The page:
Central reading and ML

The application of ML methods to image analysis, frequently termed computer vision, can offer opportunities to replicate expert endoscopic scoring standard with high reproducibility, accuracy and precision. Automated systems could be trained using libraries of digital endoscopic videos collected in the course of clinical trials, paired with their respective centrally reviewed endoscopic scores. Early efforts attempting to replicate expert scoring have shown promise, though interpretation of unaltered endoscopic video demands more training than disease severity alone.50 Negotiating variable bowel preparations, disambiguating spontaneous versus procedure induced tissue changes (eg, bleeding), managing variations in the non-standardised video recording, digital compression, and addressing difference in endoscopist withdrawal patterns are all performed intuitively be experienced human reviewers but still present challenges for machines.

While there may be ongoing controversy about the best central read algorithm, those that use statistical data aggregation (see next section) seem to be best suited for ML development. A possible approach would consist of forming a precompetitive consortium where pharmaceutical manufacturers supply the videos to be reread according to uniform criteria by qualified readers organised through GI societies, who are also active in sponsoring reader training programmes. Additionally, computational methods for standardised central scoring could also provide more informative quantitative statistics on the confidence in the predicted endoscopic score, thereby quantifying the ambiguity that still occurs even between trained reviewers. Finally, perfect replication of endoscopic scoring by computational methods will also perfectly replicate the biases and error of scoring used for training. A perfect training set does not and will not exist; careful thought to minimising bias and understanding the error of the ground truth selected for training will be essential.

Central reading algorithms: statistical versus non-statistical

Read algorithms are different from the endoscopic scoring system. They formalise how, exactly, given a specific scoring system, readers (scorers, evaluators) should conduct the reading/image evaluation, and how the final scoring results for a given instance is to be arrived at, especially when there is more than one reader assigned per read instance, which is current practice in late stage trials.

A more detailed discussion of many practically important aspects of central read algorithms can be found in the (online supplementary appendix).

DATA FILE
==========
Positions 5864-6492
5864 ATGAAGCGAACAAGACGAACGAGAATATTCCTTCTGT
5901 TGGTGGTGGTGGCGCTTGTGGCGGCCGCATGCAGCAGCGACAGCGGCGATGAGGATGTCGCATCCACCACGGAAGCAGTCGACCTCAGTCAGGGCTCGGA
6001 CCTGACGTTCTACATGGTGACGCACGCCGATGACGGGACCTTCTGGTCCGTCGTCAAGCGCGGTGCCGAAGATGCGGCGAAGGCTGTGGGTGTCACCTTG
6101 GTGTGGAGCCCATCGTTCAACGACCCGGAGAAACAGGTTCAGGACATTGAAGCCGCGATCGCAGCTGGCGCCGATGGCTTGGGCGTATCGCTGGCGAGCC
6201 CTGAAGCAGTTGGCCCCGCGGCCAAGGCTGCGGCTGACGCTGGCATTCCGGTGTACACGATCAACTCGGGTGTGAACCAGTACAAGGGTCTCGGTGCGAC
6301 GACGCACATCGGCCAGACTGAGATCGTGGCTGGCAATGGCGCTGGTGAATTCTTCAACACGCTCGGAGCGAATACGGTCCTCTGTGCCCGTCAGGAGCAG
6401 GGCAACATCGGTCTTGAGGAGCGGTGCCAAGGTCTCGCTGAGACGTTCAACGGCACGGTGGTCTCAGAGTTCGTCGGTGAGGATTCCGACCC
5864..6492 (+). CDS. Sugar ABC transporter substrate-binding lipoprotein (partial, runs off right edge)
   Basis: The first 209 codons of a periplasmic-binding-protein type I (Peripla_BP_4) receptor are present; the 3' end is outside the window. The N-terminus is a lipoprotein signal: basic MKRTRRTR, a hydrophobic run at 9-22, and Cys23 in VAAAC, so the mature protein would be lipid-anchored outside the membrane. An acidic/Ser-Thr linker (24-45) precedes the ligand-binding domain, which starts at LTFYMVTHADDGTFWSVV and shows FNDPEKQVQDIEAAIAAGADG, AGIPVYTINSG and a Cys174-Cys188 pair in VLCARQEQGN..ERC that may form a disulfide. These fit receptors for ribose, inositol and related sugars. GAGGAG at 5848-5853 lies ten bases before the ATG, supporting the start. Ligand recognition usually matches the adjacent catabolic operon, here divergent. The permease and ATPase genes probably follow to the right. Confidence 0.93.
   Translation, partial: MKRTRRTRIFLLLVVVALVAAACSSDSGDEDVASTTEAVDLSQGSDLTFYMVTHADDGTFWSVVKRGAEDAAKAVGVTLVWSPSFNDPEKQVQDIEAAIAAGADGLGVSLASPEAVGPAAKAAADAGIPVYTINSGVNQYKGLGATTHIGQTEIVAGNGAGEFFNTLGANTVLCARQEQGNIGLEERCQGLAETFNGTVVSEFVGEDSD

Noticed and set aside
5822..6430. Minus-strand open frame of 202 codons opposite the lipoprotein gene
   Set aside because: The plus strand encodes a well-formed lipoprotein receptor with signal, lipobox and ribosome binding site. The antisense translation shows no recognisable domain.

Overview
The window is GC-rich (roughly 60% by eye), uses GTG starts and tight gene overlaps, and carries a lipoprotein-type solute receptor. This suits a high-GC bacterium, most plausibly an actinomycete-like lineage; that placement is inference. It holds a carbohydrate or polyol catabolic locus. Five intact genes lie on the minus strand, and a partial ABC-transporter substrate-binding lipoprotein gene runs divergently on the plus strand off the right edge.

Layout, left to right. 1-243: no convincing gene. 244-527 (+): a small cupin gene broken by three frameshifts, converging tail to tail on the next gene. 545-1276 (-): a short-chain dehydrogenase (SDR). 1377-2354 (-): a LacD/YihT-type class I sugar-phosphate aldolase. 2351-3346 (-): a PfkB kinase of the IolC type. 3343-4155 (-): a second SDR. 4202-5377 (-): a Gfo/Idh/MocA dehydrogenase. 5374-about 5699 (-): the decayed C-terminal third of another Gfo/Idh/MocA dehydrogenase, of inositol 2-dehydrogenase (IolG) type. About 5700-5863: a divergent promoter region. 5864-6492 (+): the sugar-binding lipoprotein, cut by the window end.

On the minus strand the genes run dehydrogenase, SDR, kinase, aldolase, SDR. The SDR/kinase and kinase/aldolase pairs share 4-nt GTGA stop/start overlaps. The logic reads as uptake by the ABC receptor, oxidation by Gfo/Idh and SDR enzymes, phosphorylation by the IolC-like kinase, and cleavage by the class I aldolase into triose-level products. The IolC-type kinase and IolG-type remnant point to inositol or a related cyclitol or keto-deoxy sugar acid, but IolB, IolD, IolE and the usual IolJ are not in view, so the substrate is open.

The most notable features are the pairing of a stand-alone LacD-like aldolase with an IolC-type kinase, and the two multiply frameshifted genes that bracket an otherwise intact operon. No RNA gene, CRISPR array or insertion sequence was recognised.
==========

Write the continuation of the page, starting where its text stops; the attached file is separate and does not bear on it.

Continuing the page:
Supplemental material

In brief, given the substantial inter-reader disagreement, attempts have been made to somehow combine the assessment of more than one well-trained reader for a final score. For this type of data aggregation different methods can be used. In principle, the methods can be divided into statistical data aggregation techniques, which by mathematical necessity result in improved accuracy compared with one central reader models, and non-statistical (social) data aggregation methods, where accuracy gains cannot be predicted, because interpersonal dynamics do not necessarily result in improved accuracy.

In a consensus-based approach, a panel looks at the image or other matter of interest and comes, after open deliberation, to a conclusion. This process cannot be described mathematically as the inclination or power of individuals to influence others can neither be predicted nor easily measured. How a consensus process for central reading can be counterproductive when applied to IBD clinical trials, has previously been illustrated.51

Another non-statistical approach is that of adjudication. When two people cannot agree, they ask a third person to be an adjudicator. If used correctly, the word adjudication means that the third person knows the assessment of the other parties and takes it under consideration, the decision is final with the ‘judge’. This is in distinction to an anonymous process where there is equal weighting of each reader’s score, that is, voting. The same as above applies, the dynamics of this process cannot be described mathematically.

In contrast, averaging and voting are statistical data aggregation methods. Here, accuracy improvements are transparent. For averaging, they follow a square root law which holds that the SE of the sample mean decreases with the square root of the number of samples.52 In contrast, scores which have only few levels, such as the eMS (0,1,2,3) cannot be properly averaged, because the distances between ordinal numbers are unknown.53 Still, statistical data aggregation can be done using voting. The accuracy improvements using voting can also be described mathematically with the Condorcet Jury Theorem.16 Voting algorithms use two readers, and, in cases of disagreement, an optional third reader (2+1 reader algorithm). In case reader 1 and 2 agree, the score is final. If not, reader number 3 votes, independently, in other words, without knowing that there was a disagreement. Reader 3 is not an adjudicator, but another voter, see Gottlieb and Hussain16 and Ahmad et al.54